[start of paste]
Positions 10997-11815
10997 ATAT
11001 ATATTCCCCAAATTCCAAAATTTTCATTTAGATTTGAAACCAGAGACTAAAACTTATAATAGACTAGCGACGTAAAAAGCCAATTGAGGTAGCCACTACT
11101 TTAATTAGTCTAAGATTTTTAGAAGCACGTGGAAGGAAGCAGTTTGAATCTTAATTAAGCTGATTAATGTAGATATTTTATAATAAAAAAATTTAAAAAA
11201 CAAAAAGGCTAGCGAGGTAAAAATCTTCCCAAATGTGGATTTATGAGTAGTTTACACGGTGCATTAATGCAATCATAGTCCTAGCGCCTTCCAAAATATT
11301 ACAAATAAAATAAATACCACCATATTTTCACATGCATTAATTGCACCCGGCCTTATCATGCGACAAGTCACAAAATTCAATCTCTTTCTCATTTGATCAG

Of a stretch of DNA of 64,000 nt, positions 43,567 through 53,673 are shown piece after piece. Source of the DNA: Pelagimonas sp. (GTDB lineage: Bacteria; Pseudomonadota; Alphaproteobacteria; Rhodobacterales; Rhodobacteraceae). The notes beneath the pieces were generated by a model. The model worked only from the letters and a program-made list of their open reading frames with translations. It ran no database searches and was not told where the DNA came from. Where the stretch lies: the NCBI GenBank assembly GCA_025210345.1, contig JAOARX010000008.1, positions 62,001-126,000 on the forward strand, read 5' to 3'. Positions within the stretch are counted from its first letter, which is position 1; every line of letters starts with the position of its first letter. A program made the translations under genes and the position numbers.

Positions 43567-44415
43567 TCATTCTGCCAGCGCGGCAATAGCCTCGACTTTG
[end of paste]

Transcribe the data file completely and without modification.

Positions 10997-11815
10997 ATAT
11001 ATATTCCCCAAATTCCAAAATTTTCATTTAGATTTGAAACCAGAGACTAAAACTTATAATAGACTAGCGACGTAAAAAGCCAATTGAGGTAGCCACTACT
11101 TTAATTAGTCTAAGATTTTTAGAAGCACGTGGAAGGAAGCAGTTTGAATCTTAATTAAGCTGATTAATGTAGATATTTTATAATAAAAAAATTTAAAAAA
11201 CAAAAAGGCTAGCGAGGTAAAAATCTTCCCAAATGTGGATTTATGAGTAGTTTACACGGTGCATTAATGCAATCATAGTCCTAGCGCCTTCCAAAATATT
11301 ACAAATAAAATAAATACCACCATATTTTCACATGCATTAATTGCACCCGGCCTTATCATGCGACAAGTCACAAAATTCAATCTCTTTCTCATTTGATCAG

Of a stretch of DNA of 64,000 nt, positions 43,567 through 53,673 are shown piece after piece. Source of the DNA: Pelagimonas sp. (GTDB lineage: Bacteria; Pseudomonadota; Alphaproteobacteria; Rhodobacterales; Rhodobacteraceae). The notes beneath the pieces were generated by a model. The model worked only from the letters and a program-made list of their open reading frames with translations. It ran no database searches and was not told where the DNA came from. Where the stretch lies: the NCBI GenBank assembly GCA_025210345.1, contig JAOARX010000008.1, positions 62,001-126,000 on the forward strand, read 5' to 3'. Positions within the stretch are counted from its first letter, which is position 1; every line of letters starts with the position of its first letter. A program made the translations under genes and the position numbers.

Positions 43567-44415
43567 TCATTCTGCCAGCGCGGCAATAGCCTCGACTTTG